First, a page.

SMS server system 522 may cause text messages to be sent to mobile devices. Typically, a mobile device provides an alert, such as a sound of flashing light or vibration to user to indicate that a new text message has been received. However, it is possible for a user to interact with a mobile device that has received a new SMS text message without viewing or otherwise interacting with the text message. Other forms of messaging systems may additionally or alternatively be used, such as Apple's iMessage service. Email server system 523 may serve as an email service provider for user. An email transmitted to a user, that is sent to email server system 523 may be viewed by the user the next time the user accesses email server system 523. In some embodiments, emails are actively pushed by email server system 523 to an application being executed by a user's mobile device, thus increasing the likelihood that a user will look at the email shortly after it has been sent. In other embodiments, a user's mobile device may be required to be triggered by the user to retrieve emails from email server system 523, such as by executing an application associated with the email server system or by logging in to the user's email account via a web browser being executed by the mobile device.

Telephone service provider network 524 may permit voice calls to be performed to a mobile device. A user operating such a mobile device may answer a telephone call to hear a recorded message that is transmitted by notification engine 514 or, if the user does not answer, a voicemail may be left for the user using telephone service provider network 524. Social media 525 may represent various social media networks through which notification engine 514 can try to communicate with the user. Social media may for example include: Twitter®, Facebook®, Tumblr®, LinkedIn®, and/or various other social networking websites. Notification engine 514 may directly transmit a message to a user via social media 525 (e.g., Facebook® Messenger) or may create a post to one or more social media websites via a shared or dedicated social media account that could be viewed by the user. For example, notification engine 514 may have login credentials to a Twitter® account that can be used to post a message indicative of the home automation notification. If the user is following the Twitter® account associated with the notification engine, the notification would be listed in the user's Twitter® feed. If such posts are public (that is, available to be viewed by members of the public, such as on Twitter®), the social media post may be “coded” such that it would only make sense to the user. A user, by configuring an alternate notification text at home automation engine 210 (as indicated in Table 1) may assign coded words or phrases to various home automation events that would be posted to public social media. For instance the door being left ajar may be assigned: “The cat is out of the bag” is a coded message to be posted to social media, while a direct message (e.g., SMS text message) would not be coded, such as: “Your home's front door is ajar.” While to a member of the public, a coded notification may be nonsensical, to the user who configured the notification, the coded notification may be quickly interpreted as meaning his home's front door has been left ajar.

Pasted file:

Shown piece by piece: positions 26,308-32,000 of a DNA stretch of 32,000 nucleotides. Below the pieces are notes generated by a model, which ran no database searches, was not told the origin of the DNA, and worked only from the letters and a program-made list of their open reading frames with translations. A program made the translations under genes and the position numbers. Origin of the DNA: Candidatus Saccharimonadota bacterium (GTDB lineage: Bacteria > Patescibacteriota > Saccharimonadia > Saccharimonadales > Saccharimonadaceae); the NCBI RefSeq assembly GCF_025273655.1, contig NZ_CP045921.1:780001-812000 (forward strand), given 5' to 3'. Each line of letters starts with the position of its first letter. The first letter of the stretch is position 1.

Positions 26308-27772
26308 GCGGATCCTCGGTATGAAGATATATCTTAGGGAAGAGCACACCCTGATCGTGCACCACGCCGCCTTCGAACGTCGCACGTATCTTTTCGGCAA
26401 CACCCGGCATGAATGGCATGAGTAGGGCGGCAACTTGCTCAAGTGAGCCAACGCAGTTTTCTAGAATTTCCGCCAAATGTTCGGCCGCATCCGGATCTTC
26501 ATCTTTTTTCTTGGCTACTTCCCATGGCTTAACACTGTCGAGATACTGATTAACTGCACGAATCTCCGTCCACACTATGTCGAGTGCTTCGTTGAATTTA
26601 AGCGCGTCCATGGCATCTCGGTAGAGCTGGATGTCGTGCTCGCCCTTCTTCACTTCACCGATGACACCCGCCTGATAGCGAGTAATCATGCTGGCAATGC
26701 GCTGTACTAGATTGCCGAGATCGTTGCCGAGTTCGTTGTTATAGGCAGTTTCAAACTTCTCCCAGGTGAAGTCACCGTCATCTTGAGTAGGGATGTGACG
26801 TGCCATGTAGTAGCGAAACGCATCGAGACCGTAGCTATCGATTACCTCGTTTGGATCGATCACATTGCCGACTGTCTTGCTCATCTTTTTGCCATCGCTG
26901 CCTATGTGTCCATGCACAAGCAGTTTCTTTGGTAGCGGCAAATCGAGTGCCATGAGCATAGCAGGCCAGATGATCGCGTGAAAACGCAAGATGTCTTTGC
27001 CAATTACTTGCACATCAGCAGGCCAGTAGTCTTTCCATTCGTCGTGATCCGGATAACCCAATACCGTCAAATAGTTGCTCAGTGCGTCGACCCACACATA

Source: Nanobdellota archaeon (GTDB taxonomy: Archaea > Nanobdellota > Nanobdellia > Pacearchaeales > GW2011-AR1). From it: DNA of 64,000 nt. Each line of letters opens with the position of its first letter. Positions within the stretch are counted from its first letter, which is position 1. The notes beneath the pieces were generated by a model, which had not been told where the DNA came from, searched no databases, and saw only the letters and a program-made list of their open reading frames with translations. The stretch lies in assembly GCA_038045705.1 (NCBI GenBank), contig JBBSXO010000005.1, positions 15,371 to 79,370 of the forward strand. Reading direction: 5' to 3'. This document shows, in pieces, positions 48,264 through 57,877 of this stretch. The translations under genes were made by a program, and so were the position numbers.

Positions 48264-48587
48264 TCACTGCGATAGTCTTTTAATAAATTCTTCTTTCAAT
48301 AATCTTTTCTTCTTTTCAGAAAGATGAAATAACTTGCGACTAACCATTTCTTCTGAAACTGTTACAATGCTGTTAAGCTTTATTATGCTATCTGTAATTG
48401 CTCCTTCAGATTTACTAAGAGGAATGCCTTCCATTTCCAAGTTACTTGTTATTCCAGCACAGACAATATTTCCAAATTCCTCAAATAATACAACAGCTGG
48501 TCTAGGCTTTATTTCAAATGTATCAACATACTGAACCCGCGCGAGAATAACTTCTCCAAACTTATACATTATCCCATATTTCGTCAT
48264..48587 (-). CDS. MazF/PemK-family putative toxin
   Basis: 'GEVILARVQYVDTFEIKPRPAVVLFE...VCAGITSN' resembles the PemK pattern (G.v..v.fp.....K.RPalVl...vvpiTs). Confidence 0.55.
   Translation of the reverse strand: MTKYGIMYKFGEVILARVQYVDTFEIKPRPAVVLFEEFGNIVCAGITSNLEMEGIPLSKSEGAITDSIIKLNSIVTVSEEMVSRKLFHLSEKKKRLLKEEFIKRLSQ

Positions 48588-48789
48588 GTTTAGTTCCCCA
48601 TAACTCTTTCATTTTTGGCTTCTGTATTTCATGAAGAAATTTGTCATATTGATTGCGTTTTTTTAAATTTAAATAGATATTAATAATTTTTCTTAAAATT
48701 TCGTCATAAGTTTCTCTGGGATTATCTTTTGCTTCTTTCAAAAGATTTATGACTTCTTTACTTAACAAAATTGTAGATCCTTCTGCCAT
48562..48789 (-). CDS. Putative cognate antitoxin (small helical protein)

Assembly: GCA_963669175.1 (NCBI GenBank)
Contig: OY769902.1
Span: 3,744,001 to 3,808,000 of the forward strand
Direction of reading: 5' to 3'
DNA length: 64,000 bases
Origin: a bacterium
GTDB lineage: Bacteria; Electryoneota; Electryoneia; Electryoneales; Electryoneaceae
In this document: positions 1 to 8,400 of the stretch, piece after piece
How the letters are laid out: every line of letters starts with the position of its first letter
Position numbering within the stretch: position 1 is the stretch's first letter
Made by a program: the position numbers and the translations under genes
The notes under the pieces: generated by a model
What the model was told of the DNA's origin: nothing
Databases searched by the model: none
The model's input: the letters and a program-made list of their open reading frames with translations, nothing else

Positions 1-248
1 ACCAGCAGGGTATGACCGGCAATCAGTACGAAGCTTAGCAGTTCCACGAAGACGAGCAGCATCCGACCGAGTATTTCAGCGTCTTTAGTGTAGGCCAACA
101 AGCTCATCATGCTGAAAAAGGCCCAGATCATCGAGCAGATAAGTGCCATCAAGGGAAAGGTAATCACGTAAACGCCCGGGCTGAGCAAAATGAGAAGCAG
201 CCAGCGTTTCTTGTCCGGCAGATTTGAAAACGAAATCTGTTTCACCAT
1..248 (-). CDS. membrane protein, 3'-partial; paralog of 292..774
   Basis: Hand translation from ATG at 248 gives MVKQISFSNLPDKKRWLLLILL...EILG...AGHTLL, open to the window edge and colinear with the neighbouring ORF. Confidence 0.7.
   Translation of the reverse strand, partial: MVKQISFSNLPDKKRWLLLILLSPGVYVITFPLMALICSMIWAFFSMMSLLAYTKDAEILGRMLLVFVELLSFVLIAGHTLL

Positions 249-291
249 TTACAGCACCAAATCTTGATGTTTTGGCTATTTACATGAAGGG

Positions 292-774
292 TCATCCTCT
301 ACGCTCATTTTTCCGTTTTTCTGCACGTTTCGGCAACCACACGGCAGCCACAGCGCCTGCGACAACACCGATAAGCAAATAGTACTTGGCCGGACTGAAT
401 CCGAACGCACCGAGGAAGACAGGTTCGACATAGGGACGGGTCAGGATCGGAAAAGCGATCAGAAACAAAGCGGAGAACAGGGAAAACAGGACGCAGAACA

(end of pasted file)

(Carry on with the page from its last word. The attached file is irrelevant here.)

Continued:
Network 530 may represent one or more public and/or private networks through which notification engine 514 and receipt monitor engine 515 may communicate with a mobile device. For instance network 530 may represent a home wireless network, such as network 170, and/or the Internet. For instance, if notification engine 514 has an IP address of mobile device 540-1, it may be possible for notification engine 514 to directly transmit a notification via network 530 to mobile device 540-1. Additionally or alternatively, mobile device 540-1 may be executing an application that can communicate directly with home automation engine 210 via network 530. Home automation engine 210 and a mobile device may alternatively or additionally communicate with service provider host system 550, which is accessible via network 530, and serves as an intermediary for communications between home automation engine 210 and mobile device. For instance, a message to be transmitted from mobile device 540-1 to home automation engine 210 may be transmitted by mobile device 540-1 to service provider host system 550 via network 530. Home automation engine 210 may periodically query service provider host system 550 via network 530 to determine if any messages are pending for home automation engine 210. In response to such a query, the message transmitted by mobile device 540-1 destined for home automation engine 210 may be retrieved by home automation engine 210.

Three mobile devices are illustrated in embodiment 500. Each of such mobile devices may be associated with a different user. In embodiment 500, such mobile devices are shown as only being available via specific communication paths. This is for example purposes only. For instance, mobile device 540-1 can communicate with home automation engine 210 via push notification server system 521 (which may be unidirectional to mobile device 540-1), and network 530 (such as via communications coordinated by service provider host system 550). Mobile device 540-2 may, for some reason, be unable to receive push notifications sent via push notification server system 521 but may be able to send and receive SMS texts via SMS server system 522. Mobile device 540-3 may be currently unavailable via any of the illustrated communication paths. For example, based on where mobile device 540-3 is located, it may be unable to communicate with a wireless network that enables access to one or more of the communication paths illustrated in FIG. 5 or the mobile device may be turned off.